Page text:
- Did I answer the questions well
- Did I omit any section of the form
- Did I not give enough detailed information
- Did I make a mistake somewhere
Answering these questions can help you understand why your application has been denied.
Common mistakes people make while applying for ESTA
Still on the subject of ESTA pending or ESTA denial, here are some mistakes people make while completing their ESTA application.
- Providing conflicting information
Is the date of birth on your passport the same as the one you inputted while filling out your ESTA form? If there’s even a slight mismatch in this, it can cause your application to be denied. Besides date of birth, other sources of contradictory information include name arrangement, occupation, parents’ name, social media status, etc.
- Skipping sections
The ESTA application form has some optional sections. Although optional, these spaces are there for you to provide additional information to back up your purpose of travel.
If the ESTA official isn’t convinced by your application or can’t find helpful backup info on the optional pages, he may have to deny your visa.
- Thinking they can’t do it all by themselves
If you’ve never applied for ESTA before, you’ll likely make mistakes when filling out your first form. It’s advisable to hire an ESTA specialist agent to prevent this.
Other reasons your ESTA application could be pending/denied
Besides making mistakes in the form, an ESTA can also be denied on the following grounds:
- You have spent time recently in countries like Iraq, Iran, Somalia, Syria, Sudan, North Korea, Libya, and Yemen.
- You have dual citizenship with countries like Iraq, Iran, Somalia, Syria, Sudan, North Korea, Libya, and Yemen.
- You pose a health threat to the U.S. (Syphilis and Tuberculosis).
- You have existing terrorism or criminal record.
- You have overstayed your visit to the U.S. before.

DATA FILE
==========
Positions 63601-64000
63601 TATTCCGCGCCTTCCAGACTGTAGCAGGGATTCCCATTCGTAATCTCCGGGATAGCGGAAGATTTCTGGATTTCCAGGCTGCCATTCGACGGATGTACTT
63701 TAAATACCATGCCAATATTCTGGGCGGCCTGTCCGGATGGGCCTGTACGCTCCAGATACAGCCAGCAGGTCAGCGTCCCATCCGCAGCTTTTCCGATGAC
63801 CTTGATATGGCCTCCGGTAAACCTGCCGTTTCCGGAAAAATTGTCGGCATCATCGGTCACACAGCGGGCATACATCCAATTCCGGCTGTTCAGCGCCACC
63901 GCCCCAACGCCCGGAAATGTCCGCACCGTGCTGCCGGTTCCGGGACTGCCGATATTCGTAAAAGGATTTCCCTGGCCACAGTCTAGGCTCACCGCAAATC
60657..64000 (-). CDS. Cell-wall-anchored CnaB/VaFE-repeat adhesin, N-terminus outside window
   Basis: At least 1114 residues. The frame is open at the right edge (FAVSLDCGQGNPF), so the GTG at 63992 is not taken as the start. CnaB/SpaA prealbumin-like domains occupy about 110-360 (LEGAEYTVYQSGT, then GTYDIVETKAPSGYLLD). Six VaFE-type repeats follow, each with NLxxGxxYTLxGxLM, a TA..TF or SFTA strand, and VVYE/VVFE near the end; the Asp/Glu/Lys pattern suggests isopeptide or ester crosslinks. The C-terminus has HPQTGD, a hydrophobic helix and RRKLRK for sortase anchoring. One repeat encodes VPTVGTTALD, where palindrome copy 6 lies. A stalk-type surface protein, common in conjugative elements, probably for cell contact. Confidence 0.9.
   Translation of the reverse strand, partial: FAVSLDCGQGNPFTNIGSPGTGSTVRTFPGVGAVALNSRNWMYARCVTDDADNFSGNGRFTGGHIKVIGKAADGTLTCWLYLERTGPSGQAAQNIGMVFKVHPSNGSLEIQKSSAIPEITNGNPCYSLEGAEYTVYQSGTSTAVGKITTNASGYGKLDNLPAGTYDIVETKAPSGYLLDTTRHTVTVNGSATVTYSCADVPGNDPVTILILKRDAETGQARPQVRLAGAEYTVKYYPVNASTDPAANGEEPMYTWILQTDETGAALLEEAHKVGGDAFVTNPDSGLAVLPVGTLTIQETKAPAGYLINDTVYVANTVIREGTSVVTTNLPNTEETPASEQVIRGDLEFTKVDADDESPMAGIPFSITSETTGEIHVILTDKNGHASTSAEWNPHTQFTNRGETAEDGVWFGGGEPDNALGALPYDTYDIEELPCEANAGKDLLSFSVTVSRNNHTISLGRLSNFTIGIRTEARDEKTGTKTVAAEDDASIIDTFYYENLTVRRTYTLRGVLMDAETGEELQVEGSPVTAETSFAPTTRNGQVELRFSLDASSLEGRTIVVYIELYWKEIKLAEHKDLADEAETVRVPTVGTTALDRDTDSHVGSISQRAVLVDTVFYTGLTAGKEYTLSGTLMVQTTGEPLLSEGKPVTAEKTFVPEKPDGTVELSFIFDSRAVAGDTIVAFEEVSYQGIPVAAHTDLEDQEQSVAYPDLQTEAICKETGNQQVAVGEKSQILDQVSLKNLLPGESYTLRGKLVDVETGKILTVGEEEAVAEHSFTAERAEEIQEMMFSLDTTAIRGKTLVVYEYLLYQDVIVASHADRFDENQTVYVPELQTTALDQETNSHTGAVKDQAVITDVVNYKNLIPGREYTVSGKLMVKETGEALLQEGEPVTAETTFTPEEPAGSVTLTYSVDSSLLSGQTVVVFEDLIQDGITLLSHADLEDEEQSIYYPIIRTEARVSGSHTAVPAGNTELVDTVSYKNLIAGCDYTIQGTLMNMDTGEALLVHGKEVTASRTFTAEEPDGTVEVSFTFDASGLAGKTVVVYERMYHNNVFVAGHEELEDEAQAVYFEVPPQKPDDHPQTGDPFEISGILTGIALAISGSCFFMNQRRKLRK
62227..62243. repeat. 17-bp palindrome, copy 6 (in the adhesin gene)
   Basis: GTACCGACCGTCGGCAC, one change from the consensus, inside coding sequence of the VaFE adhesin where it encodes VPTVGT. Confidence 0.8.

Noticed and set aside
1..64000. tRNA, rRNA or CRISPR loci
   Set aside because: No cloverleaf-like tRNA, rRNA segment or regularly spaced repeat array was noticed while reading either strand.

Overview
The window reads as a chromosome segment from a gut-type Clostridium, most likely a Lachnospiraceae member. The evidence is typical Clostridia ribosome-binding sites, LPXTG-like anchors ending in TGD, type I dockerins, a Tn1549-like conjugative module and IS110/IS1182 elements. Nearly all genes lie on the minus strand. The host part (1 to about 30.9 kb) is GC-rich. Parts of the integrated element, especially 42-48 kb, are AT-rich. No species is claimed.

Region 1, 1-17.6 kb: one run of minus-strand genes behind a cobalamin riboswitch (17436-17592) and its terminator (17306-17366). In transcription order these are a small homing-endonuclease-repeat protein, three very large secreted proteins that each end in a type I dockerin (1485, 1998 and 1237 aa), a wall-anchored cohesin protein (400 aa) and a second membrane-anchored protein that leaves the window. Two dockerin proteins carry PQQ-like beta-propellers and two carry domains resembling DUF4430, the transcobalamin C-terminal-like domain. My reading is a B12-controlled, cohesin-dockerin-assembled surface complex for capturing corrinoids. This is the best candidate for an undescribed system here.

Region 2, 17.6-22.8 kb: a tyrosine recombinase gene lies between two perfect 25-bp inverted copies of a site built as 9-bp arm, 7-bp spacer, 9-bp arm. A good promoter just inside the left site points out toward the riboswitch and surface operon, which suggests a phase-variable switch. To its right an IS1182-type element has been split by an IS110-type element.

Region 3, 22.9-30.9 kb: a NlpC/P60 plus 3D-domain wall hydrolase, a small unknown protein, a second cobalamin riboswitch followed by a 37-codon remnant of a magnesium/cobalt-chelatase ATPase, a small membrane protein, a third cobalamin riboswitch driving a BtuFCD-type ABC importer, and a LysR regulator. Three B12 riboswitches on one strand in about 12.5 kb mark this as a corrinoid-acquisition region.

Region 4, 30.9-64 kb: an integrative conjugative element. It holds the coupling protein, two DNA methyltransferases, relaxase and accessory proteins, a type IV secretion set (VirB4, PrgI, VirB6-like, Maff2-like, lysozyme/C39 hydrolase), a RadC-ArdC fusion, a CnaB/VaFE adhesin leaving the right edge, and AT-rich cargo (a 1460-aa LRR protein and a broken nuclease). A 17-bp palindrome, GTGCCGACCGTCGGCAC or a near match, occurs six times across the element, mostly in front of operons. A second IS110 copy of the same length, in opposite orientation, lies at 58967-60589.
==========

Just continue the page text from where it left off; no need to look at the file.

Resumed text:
What to do if your ESTA application is pending or denied
Normally, you should get a response from the ESTA team 72 hours after applying. However, if your ESTA status is still displaying ‘Pending’ after this period, you should contact the official ESTA authorisation service.
In contrast, if your ESTA is denied outright, you must contact the U.S. Customs and Border Protection to find out why.
Common ESTA questions
Before arriving at a final decision, ESTA officials will have weighed all the information you provide. Some of this information is provided by answering the following questions correctly.
1. Ever been charged for a crime that led to a serious damage to property or serious harm to another person or government authority?
How to answer: Reply appropriately. If you have been arrested/convicted, then let them know. If not, feel free to check the NO box.
2. Have you ever possessed, used, or distributed illegal drugs?
Quite similar to #2 above. You should answer appropriately.
Mind you; you should know that ESTA officials have access to police records across many European countries. If you lie about any of your status and they find out, not only will your ESTA USA be denied, but you risk getting banned from entering the U.S.
3. Ever been involved in terrorist activities, espionage, sabotage, or genocide?
Answer appropriately. YES, if you seek to engage in or have been involved in such activities. NO, if that’s not the case. Answer appropriately
4. Do you plan to seek employment in the U.S., or have you had a previous employment in the U.S.?
This is to determine whether you’ve worked or stayed illegally in the U.S. before. Obviously, you know what their decision will be if you answer YES to this question.
5. Have you ever been denied a U.S. visa before?